Initially in every Indian district, but gradually at every block level, groups of women are being trained to test water quality.

It is a simple, uncomplicated kit that gives you a breakdown of water quality almost immediately -- in itself the result of a challenge put to hundreds of start-ups that have produced several innovative kits, all linked to an IT grid that can be monitored online.

Impurities like arsenic, mercury and lead can be detected instantly and can be treated, he says.

I try to imagine what will happen to the bottled water industry when that happens.

Shekhawat's passion for his work is evident and it is clear he can talk on the subject for hours.

But I have another question: Politics and the issue of leadership of the Bharatiya Janata Party in Rajasthan, the tussle between him and former chief minister Vasundhara Raje Scindia.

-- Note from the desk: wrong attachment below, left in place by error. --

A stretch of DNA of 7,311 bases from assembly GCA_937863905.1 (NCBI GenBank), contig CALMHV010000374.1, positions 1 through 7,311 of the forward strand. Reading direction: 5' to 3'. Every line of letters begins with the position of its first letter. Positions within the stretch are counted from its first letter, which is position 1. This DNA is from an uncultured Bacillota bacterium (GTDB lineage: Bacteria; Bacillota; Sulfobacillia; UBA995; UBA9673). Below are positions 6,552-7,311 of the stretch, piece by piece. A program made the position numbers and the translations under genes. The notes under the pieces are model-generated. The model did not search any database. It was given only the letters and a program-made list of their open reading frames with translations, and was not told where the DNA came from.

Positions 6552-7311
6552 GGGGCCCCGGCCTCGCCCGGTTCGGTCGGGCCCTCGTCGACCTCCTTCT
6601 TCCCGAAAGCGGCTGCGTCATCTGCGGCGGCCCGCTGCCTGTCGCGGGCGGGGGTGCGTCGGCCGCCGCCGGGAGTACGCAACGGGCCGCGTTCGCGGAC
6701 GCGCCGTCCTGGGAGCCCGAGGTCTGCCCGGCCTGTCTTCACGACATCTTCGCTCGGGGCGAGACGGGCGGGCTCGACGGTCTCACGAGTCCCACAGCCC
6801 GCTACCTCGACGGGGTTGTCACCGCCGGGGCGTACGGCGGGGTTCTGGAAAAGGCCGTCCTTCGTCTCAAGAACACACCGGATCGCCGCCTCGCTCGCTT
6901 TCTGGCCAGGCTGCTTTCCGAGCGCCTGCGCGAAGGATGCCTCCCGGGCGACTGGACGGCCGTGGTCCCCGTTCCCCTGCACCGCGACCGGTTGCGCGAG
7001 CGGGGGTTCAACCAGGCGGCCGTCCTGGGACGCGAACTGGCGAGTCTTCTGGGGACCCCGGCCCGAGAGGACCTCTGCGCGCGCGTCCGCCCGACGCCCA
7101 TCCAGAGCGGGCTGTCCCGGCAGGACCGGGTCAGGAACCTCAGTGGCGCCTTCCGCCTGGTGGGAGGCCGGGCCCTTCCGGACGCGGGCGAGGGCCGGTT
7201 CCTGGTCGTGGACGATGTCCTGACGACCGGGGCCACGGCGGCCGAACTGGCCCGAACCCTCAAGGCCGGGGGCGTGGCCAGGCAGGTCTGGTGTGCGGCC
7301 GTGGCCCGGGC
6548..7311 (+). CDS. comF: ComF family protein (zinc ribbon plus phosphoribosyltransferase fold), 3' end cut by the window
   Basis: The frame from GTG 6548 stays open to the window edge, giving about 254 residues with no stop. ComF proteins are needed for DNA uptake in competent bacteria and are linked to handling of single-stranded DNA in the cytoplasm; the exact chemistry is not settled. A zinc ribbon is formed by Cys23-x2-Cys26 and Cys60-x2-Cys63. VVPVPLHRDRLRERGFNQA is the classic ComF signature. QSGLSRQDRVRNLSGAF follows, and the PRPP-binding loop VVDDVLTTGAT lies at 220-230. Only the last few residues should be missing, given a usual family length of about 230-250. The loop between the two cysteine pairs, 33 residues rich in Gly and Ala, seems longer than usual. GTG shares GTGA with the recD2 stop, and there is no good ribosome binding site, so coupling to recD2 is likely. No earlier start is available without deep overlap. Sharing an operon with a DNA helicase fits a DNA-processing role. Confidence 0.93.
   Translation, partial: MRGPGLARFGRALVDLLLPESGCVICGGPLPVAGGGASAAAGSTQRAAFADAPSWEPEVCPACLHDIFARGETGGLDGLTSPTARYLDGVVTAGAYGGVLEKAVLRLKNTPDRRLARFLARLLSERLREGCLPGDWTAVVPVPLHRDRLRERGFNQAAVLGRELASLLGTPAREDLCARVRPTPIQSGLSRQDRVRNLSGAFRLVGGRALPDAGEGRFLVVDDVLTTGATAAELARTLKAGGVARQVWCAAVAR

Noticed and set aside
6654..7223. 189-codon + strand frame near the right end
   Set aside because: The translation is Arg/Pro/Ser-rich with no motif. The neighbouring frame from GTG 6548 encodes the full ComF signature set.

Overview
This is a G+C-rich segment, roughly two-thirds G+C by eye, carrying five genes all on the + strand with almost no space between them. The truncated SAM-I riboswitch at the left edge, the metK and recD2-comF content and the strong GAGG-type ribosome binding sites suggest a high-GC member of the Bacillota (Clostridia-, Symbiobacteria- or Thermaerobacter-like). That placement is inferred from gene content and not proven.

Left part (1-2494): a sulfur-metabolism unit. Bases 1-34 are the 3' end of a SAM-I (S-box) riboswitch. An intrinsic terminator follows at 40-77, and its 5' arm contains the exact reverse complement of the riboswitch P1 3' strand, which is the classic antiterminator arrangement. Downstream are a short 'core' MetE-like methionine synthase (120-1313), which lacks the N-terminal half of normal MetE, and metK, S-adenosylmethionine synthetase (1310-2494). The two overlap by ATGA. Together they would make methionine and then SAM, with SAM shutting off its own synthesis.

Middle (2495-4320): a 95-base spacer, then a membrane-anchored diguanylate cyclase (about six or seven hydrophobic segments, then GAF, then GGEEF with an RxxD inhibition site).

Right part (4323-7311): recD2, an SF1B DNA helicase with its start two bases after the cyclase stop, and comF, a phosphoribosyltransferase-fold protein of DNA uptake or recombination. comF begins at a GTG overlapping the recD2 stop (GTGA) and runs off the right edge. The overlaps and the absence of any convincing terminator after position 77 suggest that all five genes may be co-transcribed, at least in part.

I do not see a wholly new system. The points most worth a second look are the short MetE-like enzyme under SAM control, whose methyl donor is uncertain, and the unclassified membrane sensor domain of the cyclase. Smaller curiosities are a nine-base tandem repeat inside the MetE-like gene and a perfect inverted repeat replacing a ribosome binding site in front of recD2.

He is, again, unconventionally candid.

He doesn't deny rivalry -- "politics is about competition".

But reports of differences are also exaggerated.

His primary target, understandably, is the failure of the Congress-led state government, currently in power.

There's a pause. Someone has come to see him. He is also a bit pensive.

His mother, in her late 70s, has survived Covid, but has a chronic lung condition that prevents her from breathing normally.

There isn't a lot modern medicine can do.

We part, however, on a note of hope.

Water is going to be a central part of the government's 2024 election campaign.

And Gajendra Singh Shekhawat's work will be crucial for it.

Feature Presentation: Aslam Hunani/Rediff.com

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Aditi Phadnis